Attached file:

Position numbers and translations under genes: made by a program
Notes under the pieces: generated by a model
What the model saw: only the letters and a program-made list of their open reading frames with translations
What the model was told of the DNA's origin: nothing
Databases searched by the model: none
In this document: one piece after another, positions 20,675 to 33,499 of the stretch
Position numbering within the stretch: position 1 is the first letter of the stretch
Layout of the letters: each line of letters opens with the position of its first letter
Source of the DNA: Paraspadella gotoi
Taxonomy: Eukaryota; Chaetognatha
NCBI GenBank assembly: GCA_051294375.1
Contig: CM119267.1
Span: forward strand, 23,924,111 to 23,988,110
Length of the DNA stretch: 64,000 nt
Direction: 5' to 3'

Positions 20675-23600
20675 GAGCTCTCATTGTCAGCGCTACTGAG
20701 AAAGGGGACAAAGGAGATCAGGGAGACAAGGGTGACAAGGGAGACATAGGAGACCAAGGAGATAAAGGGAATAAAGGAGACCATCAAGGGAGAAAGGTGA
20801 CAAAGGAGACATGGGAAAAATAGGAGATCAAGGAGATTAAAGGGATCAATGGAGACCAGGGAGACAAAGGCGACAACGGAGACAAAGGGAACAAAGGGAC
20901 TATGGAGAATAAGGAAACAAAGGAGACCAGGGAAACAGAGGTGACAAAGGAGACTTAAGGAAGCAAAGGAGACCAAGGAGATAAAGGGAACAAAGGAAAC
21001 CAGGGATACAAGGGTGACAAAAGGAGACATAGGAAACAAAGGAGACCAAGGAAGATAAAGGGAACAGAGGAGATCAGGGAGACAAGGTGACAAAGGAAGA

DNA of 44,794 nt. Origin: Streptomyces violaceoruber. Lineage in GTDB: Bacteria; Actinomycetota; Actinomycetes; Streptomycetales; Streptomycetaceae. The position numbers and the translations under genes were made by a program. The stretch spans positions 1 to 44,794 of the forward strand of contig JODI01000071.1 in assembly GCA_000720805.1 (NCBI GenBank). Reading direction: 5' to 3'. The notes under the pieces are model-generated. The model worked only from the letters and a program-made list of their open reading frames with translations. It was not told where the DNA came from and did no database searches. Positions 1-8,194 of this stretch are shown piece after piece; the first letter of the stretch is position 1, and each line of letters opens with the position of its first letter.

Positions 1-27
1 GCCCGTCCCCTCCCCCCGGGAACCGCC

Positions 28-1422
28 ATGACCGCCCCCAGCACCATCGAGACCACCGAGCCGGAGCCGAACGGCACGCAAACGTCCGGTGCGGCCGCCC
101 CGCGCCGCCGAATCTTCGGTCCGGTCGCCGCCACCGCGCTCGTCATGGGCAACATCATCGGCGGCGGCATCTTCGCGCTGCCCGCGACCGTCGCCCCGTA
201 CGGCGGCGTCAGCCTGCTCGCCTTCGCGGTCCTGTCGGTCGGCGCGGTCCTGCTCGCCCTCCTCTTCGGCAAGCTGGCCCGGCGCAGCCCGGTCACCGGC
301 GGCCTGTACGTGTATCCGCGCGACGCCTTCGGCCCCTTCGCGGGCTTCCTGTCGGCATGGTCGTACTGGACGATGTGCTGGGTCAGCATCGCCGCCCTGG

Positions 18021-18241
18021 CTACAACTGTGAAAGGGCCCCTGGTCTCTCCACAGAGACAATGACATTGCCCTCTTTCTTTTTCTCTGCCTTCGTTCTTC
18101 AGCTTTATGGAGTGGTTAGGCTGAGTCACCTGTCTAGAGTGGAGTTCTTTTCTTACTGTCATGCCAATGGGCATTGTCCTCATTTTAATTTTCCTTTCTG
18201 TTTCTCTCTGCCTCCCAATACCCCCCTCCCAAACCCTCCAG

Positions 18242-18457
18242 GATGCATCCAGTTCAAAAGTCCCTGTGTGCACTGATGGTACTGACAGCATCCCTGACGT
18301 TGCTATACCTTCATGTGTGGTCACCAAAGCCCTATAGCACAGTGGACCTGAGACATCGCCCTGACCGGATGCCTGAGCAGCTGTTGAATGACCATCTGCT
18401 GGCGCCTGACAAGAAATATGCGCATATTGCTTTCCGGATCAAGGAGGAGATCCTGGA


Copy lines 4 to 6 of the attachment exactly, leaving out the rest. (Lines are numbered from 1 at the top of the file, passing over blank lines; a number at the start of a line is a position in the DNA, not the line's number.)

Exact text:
What the model was told of the DNA's origin: nothing
Databases searched by the model: none
In this document: one piece after another, positions 20,675 to 33,499 of the stretch